So what about your adventure. Are you so completely overcome by the storm in your life that you are acting like the sailors and the Roman guards? OR, are you so reliant on the vision God gave you first as a new Believer and then later when you discovered your purpose? Paul endured the same storm as those around him but never lost hope because he never lost sight of his God-given vision. are you giving hope to those around you? OR, are you as worried as they? Please remember this: When God gives you a vision, He has already provided a means for the vision to happen!
The Vision and Provision are the same thing!

Friday, October 15, 2010

transitions: when God calls

You ever feel like you've been pulled into something that you are really not equipped or any way prepared for? I have. I truly felt that God called me to lead a group of teenagers on a missions trip to Tampico, Mexico but I knew that was a huge step of faith and a stretch of my leadership abilities. As if that wasn't trying enough, the day after we arrived, I was the only adult leader of 20 other adult leaders to be "volunteered" to take a bunch of teen girls into the city to play volleyball against an all teen girl's jail. Once we arrived at the jail, I was informed that I couldn't stay on the premises and that I had to go back to the village where we were staying. The village was only about 10 miles away, but Tampico is a metro-plex of nearly a million people and none of the roads are straight and none of them have two-way traffic. A local young adult girl road shotgun in the big 15 passenger van on the way to the jail, but I had to return by myself. Talk about feeling overwhelmed and intimidated! I asked the young lady how to get back and she told me to just follow the signs that say "puente" (bridge) since the village was located in the foot of the rather large Tampico Bridge. She also said to simple say, "el puente" to someone if I got lost. Well, you guessed it, I found myself at a stop sign in front of a small grocery/deli over looking what appeared to be a part of the city made of cardboard boxes and blue plastic tarp without any idea where to go or what to do. I started to feel very uncomfortable at that point. Since there wasn't any traffic behind me, I bowed my head and prayed, "Dear Jesus. I know You sent me to this place. I know you have more work for me to do. So, if You want me to use this very episode to bring You glory, please, please please help me get back to that stupid ole bridge! Amen." I looked to my right and saw on older gentleman sitting on a park bench in front of the store reading a news paper. I pushed the automatic window button down and, in my very weak and broken Spanish said, "Como, senor, el puente?" The fellow looked right at me, slowly stood up, snapped the paper folded, stuffed it under his arm, turned to his right, pointed straight ahead and said in a rich, baritone, ENGLISH voice, "The bridge is that way, young man!" That's when I cried... I put the van in drive and five minutes later found myself in the comfort and safety of my friends.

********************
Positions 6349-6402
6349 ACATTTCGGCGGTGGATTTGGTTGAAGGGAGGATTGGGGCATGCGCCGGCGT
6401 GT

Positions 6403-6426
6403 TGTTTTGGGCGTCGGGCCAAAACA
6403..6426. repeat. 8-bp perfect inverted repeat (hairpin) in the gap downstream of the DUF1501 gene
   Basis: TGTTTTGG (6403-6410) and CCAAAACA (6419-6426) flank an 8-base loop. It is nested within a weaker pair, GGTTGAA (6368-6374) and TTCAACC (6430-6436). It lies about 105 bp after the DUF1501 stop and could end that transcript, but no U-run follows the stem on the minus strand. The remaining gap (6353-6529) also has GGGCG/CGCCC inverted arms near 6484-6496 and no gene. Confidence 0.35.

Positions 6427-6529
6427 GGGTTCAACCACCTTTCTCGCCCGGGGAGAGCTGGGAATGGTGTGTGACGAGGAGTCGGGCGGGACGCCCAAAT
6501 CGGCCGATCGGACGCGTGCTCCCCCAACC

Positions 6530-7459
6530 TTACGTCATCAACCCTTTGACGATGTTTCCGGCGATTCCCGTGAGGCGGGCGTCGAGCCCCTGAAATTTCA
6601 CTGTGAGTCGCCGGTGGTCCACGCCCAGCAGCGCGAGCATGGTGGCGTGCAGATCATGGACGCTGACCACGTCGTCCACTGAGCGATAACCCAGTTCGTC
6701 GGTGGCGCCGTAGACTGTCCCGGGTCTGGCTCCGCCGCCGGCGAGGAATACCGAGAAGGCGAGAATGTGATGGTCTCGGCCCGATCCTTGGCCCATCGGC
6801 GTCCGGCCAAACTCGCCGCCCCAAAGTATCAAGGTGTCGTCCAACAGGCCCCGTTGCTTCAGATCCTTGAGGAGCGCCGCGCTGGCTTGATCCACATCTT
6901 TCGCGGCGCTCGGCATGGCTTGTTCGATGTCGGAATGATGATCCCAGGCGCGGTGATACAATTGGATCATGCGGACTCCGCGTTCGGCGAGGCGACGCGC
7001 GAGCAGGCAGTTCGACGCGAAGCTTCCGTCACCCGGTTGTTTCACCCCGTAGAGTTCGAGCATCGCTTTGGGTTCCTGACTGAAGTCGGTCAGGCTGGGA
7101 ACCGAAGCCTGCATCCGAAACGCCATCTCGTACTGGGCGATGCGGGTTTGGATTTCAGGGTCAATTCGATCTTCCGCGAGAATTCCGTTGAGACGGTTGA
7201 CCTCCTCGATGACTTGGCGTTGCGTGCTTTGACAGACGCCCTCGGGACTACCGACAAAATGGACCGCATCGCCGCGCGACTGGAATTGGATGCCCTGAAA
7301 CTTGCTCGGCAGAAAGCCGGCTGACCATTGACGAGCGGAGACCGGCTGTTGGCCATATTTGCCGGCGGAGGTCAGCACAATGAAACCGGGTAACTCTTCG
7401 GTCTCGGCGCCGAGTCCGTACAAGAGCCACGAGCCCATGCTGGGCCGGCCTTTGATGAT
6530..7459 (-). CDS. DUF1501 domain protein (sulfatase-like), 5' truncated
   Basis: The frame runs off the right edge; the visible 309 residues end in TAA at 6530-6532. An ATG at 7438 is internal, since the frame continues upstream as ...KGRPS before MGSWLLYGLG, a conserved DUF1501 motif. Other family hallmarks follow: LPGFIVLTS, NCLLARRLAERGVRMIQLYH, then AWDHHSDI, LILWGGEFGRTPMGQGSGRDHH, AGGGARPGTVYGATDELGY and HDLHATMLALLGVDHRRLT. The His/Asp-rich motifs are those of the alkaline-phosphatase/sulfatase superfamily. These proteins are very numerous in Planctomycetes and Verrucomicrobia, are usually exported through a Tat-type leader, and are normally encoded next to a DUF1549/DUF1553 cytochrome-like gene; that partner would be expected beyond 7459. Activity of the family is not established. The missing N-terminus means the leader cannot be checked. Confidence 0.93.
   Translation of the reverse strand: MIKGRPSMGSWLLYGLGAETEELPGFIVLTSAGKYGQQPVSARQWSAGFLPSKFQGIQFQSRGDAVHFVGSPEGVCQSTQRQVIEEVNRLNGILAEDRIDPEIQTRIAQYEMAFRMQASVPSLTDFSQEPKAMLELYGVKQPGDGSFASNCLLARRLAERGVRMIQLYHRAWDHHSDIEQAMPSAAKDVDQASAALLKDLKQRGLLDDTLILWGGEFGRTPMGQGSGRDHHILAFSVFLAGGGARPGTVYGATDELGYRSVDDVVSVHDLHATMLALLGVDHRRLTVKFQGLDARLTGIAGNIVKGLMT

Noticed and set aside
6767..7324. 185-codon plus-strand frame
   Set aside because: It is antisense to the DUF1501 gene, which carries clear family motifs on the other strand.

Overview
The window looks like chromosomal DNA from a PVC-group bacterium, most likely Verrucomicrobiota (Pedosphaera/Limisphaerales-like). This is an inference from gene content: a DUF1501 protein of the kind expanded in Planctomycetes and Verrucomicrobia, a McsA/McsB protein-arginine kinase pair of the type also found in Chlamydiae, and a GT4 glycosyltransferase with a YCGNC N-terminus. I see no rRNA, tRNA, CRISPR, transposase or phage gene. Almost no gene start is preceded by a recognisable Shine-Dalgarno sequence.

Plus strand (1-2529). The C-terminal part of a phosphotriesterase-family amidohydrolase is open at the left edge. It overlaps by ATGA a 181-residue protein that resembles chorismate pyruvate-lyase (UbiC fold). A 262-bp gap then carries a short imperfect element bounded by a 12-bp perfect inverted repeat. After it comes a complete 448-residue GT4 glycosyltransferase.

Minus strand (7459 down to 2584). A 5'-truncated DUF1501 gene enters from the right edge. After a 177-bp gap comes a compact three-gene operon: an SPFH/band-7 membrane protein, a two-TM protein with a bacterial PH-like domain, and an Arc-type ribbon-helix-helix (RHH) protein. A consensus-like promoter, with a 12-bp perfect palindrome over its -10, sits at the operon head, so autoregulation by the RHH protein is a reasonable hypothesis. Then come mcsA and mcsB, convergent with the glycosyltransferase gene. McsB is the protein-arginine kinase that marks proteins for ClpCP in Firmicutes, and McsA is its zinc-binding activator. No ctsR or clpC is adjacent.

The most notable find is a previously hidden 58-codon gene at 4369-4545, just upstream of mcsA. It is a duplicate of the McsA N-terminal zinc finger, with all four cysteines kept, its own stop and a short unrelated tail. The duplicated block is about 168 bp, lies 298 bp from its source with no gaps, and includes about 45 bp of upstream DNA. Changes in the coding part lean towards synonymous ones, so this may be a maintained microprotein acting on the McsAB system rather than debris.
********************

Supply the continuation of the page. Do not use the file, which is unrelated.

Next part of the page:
There's this other guy, a guy in the Old Testament book of Judges, that found himself being called to something he felt he was totally unprepared for. His name was Gideon and you can read the whole account here & here.

The narrative of Judges 6 opens with a record of the renewed idolatry of Israel. This time judgment came from the Midianites who swept down through the plain of Jezreel, terrorizing Israel as far south as Gaza. They didn't permanently occupy the land, but each harvest season they would arrive unexpectedly and plunder the harvest. What spoil they could not carry away they destroyed. So insecure were the Israelites that they lived in dens, caves, and strongholds to seek safety for their possessions and for themselves.